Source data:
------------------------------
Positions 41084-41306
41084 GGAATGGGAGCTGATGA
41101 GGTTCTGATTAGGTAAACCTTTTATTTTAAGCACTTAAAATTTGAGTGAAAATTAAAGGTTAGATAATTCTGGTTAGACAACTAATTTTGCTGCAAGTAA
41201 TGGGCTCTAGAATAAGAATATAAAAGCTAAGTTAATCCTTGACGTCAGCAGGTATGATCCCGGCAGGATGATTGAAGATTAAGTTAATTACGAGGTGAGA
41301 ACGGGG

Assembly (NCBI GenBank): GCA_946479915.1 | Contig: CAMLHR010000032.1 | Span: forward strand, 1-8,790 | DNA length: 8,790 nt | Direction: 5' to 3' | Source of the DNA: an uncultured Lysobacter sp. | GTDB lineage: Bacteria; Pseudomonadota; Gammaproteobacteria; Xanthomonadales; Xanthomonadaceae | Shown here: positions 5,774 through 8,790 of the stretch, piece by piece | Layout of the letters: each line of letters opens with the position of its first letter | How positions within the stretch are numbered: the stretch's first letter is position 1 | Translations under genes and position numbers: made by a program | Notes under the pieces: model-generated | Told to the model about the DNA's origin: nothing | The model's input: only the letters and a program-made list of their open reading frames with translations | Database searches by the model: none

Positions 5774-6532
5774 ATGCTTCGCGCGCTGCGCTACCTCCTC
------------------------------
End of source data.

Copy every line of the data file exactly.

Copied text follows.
Positions 41084-41306
41084 GGAATGGGAGCTGATGA
41101 GGTTCTGATTAGGTAAACCTTTTATTTTAAGCACTTAAAATTTGAGTGAAAATTAAAGGTTAGATAATTCTGGTTAGACAACTAATTTTGCTGCAAGTAA
41201 TGGGCTCTAGAATAAGAATATAAAAGCTAAGTTAATCCTTGACGTCAGCAGGTATGATCCCGGCAGGATGATTGAAGATTAAGTTAATTACGAGGTGAGA
41301 ACGGGG

Assembly (NCBI GenBank): GCA_946479915.1 | Contig: CAMLHR010000032.1 | Span: forward strand, 1-8,790 | DNA length: 8,790 nt | Direction: 5' to 3' | Source of the DNA: an uncultured Lysobacter sp. | GTDB lineage: Bacteria; Pseudomonadota; Gammaproteobacteria; Xanthomonadales; Xanthomonadaceae | Shown here: positions 5,774 through 8,790 of the stretch, piece by piece | Layout of the letters: each line of letters opens with the position of its first letter | How positions within the stretch are numbered: the stretch's first letter is position 1 | Translations under genes and position numbers: made by a program | Notes under the pieces: model-generated | Told to the model about the DNA's origin: nothing | The model's input: only the letters and a program-made list of their open reading frames with translations | Database searches by the model: none

Positions 5774-6532
5774 ATGCTTCGCGCGCTGCGCTACCTCCTC